Should nature’s assets bend to the will of markets or should the era of free market economics be consigned to history, deservedly sharing the fate of all those species whose extinction it has brought about?
This debate has frozen like a rabbit in the headlights, a failure we cannot afford as the planet lurches towards its boundaries of stability.
One symbol of the impasse is the accident-prone European Emissions Trading System, desperately sustained in intensive care by those who see no answer to climate finance without it.
Meanwhile, an alliance of more than 100 influential NGOs has called for the abolition of the ETS, depicting it as a trojan horse for future market trading in biodiversity, water, soils and forests. “Nature is not for sale” has long been the slogan of Friends of the Earth and others.
“I think that’s ridiculous,” said Professor Joshua Farley of the University of Vermont in an Oxford lecture last week, referring to those who say the concept of ecosystem services is “synonymous with commodification and integrating things into the market.”
This was a baffling remark, as Farley is known to be critical of the role of market mechanisms in the protection of planetary boundaries. A strong voice on the topic of ecological economics, Professor Farley was speaking on The Political Economy of Ecosystem Services as part of the Astor Visiting Lectureship at Oxford’s School of Geography and the Environment.
True to form, the lecture demolished the notion that awarding monetary values to systems critical to the support of human life – such as the ozone layer, a stable climate and water purification – might rein in our unsustainable consumer culture.
In further apparent sympathy to critics of the “financialisation” of nature, Farley drew attention to the failure of markets to protect basic human needs. He repeatedly observed how the doubling of world food prices in 2007 passed virtually unnoticed in the richer economies, whilst driving millions below the hunger threshold in countries where families commit high percentages of their income to food.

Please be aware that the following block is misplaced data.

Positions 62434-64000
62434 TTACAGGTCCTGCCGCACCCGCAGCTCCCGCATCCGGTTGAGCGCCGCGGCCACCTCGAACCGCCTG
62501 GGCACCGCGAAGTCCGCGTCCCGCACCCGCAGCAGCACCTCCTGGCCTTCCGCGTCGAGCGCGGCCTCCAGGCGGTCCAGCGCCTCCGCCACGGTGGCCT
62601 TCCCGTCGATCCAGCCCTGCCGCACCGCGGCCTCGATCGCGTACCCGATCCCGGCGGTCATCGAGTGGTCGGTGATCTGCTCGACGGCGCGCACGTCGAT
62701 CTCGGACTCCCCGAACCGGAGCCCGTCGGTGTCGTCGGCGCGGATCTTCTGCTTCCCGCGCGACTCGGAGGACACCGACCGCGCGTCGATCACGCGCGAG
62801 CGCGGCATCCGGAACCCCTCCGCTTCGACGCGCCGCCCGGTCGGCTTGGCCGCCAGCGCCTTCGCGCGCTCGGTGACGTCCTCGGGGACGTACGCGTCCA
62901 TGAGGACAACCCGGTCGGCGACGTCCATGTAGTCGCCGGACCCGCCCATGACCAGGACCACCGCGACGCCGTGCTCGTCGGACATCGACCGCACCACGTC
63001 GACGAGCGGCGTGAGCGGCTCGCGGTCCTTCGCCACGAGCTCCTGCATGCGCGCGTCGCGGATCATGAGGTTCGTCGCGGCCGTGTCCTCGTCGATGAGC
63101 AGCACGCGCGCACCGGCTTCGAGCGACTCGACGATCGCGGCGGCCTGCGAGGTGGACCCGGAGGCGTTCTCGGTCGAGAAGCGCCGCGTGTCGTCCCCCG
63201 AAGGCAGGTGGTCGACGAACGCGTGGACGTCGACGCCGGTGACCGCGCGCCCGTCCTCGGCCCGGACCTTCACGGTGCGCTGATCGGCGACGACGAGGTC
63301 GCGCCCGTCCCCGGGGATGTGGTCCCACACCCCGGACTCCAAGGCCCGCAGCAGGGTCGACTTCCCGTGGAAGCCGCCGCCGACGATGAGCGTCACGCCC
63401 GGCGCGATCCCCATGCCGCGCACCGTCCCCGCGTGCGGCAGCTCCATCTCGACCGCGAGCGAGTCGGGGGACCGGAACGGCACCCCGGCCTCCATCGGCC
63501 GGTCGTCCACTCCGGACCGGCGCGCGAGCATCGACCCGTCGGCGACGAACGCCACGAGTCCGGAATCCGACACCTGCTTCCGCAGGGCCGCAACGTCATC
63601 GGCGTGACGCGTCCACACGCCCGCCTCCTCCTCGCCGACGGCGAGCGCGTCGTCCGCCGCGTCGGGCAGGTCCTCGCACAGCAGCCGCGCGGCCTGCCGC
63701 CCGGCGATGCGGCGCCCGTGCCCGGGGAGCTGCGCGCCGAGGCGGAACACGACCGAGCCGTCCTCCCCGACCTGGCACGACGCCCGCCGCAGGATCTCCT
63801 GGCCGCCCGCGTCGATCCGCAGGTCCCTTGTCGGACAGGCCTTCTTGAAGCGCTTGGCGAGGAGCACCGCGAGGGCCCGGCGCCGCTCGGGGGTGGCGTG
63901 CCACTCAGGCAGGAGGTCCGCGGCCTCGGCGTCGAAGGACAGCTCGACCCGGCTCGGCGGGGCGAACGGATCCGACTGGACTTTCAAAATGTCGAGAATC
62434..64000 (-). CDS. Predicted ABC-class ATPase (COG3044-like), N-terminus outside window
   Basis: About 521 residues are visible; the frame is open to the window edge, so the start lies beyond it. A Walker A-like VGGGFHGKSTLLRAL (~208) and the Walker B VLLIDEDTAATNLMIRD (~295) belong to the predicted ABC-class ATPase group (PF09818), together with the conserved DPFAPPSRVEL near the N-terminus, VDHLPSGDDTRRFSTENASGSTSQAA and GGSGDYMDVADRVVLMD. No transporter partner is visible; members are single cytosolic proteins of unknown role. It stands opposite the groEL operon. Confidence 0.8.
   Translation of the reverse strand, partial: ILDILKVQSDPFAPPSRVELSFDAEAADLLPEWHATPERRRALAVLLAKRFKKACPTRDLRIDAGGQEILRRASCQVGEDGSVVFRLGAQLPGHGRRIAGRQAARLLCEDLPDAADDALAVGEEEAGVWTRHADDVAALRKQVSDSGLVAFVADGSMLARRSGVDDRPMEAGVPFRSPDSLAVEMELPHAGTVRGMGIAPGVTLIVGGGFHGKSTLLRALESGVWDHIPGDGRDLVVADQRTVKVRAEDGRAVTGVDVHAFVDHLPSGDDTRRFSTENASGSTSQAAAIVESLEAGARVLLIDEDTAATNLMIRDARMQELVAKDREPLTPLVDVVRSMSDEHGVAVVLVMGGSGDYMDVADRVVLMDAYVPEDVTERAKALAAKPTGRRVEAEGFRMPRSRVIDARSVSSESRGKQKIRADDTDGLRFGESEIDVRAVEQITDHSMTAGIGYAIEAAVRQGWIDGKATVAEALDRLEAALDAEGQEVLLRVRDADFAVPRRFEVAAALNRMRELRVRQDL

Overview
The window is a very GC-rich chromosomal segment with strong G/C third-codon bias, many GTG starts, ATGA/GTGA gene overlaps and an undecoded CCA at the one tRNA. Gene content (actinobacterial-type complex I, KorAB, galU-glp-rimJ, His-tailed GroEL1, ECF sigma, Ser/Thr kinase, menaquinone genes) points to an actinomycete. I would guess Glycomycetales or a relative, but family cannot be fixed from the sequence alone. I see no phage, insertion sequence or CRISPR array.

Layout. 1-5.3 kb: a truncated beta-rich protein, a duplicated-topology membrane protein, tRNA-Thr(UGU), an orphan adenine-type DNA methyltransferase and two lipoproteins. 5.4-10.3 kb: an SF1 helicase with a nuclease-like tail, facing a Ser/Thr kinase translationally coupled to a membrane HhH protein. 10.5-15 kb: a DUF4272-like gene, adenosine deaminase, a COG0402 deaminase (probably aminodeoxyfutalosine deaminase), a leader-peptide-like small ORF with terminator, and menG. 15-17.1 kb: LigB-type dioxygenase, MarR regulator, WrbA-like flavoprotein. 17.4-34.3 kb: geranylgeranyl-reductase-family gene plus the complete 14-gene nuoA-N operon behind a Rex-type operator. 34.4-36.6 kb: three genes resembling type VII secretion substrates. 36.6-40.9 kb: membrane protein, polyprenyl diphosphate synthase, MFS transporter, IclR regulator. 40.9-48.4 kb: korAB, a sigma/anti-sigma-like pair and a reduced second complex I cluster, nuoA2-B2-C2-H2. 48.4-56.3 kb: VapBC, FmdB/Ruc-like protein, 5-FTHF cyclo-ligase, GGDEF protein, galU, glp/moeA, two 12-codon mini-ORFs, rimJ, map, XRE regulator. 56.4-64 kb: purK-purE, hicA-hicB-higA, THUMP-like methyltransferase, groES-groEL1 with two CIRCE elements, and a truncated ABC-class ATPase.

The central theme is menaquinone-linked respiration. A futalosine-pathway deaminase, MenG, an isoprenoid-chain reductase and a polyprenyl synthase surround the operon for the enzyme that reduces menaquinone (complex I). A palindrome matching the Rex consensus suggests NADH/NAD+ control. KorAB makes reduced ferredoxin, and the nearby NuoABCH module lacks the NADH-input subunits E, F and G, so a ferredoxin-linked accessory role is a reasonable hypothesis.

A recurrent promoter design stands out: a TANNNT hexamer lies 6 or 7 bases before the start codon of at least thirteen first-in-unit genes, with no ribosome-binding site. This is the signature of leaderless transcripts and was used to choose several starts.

Given the Oxford location of the lecture, Joshua Farley may have missed a trick in not relating his vision of protecting both planetary boundaries and basic human needs to “the safe and just space for humanity,” a particularly helpful concept for sustainable development created by Kate Raworth of Oxfam.
Professor Farley offers a much-needed economic template to flesh out the conceptual strength of Oxfam’s idea. Familiar market-based economics cannot be entrusted with the task of protecting natural boundaries or human needs. Instead we must look to science to establish how much we can safely consume and to the principle of justice to award individuals an equal share.
Only when those boundaries are secure can we allow the forces of market economics free rein. “We cannot integrate ecosystem services into the market model, but rather should adapt economic institutions to the characteristics of ecosystem services,” was Farley’s conclusion.
This was the nuance that might explain Farley’s rather ambiguous position in the political debate. As he explained early in the lecture:
A lot of critics say: “look – this is the commodification of nature; this is like the neoliberal model extended to nature. It’s totally inappropriate and therefore we should totally abandon the idea of ecosystem services.”
What I actually want to do in this presentation is to say that’s a totally false dichotomy…my own view is we can’t fit ecosystem services in the market model so it would be a foolish quest and, even if we could, it would lead to undesirable results. But in order to come to those conclusions we really need to understand what ecosystems are and how they function ….in order to decide what economic institutions are appropriate for allocating them.
Farley didn’t enlarge on how these institutions might become politically feasible. To that extent the lecture became a microcosm of the curse of green economics – that broadly like-minded constituencies have generated wonderfully stimulating ideas without locating a political roadmap or uniting around sufficient common ground to spur change.
Even on the extremes of left or right, rich or poor, there are few who would deny that our contemporary pursuit of GDP growth is dysfunctional in neglecting nature in its system of economic value.
Farley’s mechanism for ecological economics is to diminish the role of conventional money in our system, supplementing it with personal environmental allowances.
At a time when both US and UK economies are addressing their problems by printing money, it’s no wonder that his political vision remains under the radar.
Synopsis of ODID and ECI Visiting Lectureship Professor Joshua Farley
The Political Economy of Ecosystem Services – podcast of lecture, from Environmental Change Institute
Scrap the EU ETS – press release
⇒ more posts about the economics of ecosystems and biodiversity